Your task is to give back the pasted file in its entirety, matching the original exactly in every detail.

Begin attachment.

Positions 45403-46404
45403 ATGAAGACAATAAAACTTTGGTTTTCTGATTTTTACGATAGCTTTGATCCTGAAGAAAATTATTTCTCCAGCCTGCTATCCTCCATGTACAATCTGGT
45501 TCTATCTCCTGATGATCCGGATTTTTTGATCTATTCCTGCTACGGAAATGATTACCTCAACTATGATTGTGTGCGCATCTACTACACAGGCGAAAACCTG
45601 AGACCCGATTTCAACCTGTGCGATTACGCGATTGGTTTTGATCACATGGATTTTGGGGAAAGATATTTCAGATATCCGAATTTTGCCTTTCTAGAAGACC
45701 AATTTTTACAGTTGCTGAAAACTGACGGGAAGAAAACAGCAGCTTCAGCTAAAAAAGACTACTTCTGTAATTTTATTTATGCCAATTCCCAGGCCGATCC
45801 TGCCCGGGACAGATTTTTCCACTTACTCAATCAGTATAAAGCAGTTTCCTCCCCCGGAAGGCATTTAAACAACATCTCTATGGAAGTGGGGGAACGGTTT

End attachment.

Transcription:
Positions 45403-46404
45403 ATGAAGACAATAAAACTTTGGTTTTCTGATTTTTACGATAGCTTTGATCCTGAAGAAAATTATTTCTCCAGCCTGCTATCCTCCATGTACAATCTGGT
45501 TCTATCTCCTGATGATCCGGATTTTTTGATCTATTCCTGCTACGGAAATGATTACCTCAACTATGATTGTGTGCGCATCTACTACACAGGCGAAAACCTG
45601 AGACCCGATTTCAACCTGTGCGATTACGCGATTGGTTTTGATCACATGGATTTTGGGGAAAGATATTTCAGATATCCGAATTTTGCCTTTCTAGAAGACC
45701 AATTTTTACAGTTGCTGAAAACTGACGGGAAGAAAACAGCAGCTTCAGCTAAAAAAGACTACTTCTGTAATTTTATTTATGCCAATTCCCAGGCCGATCC
45801 TGCCCGGGACAGATTTTTCCACTTACTCAATCAGTATAAAGCAGTTTCCTCCCCCGGAAGGCATTTAAACAACATCTCTATGGAAGTGGGGGAACGGTTT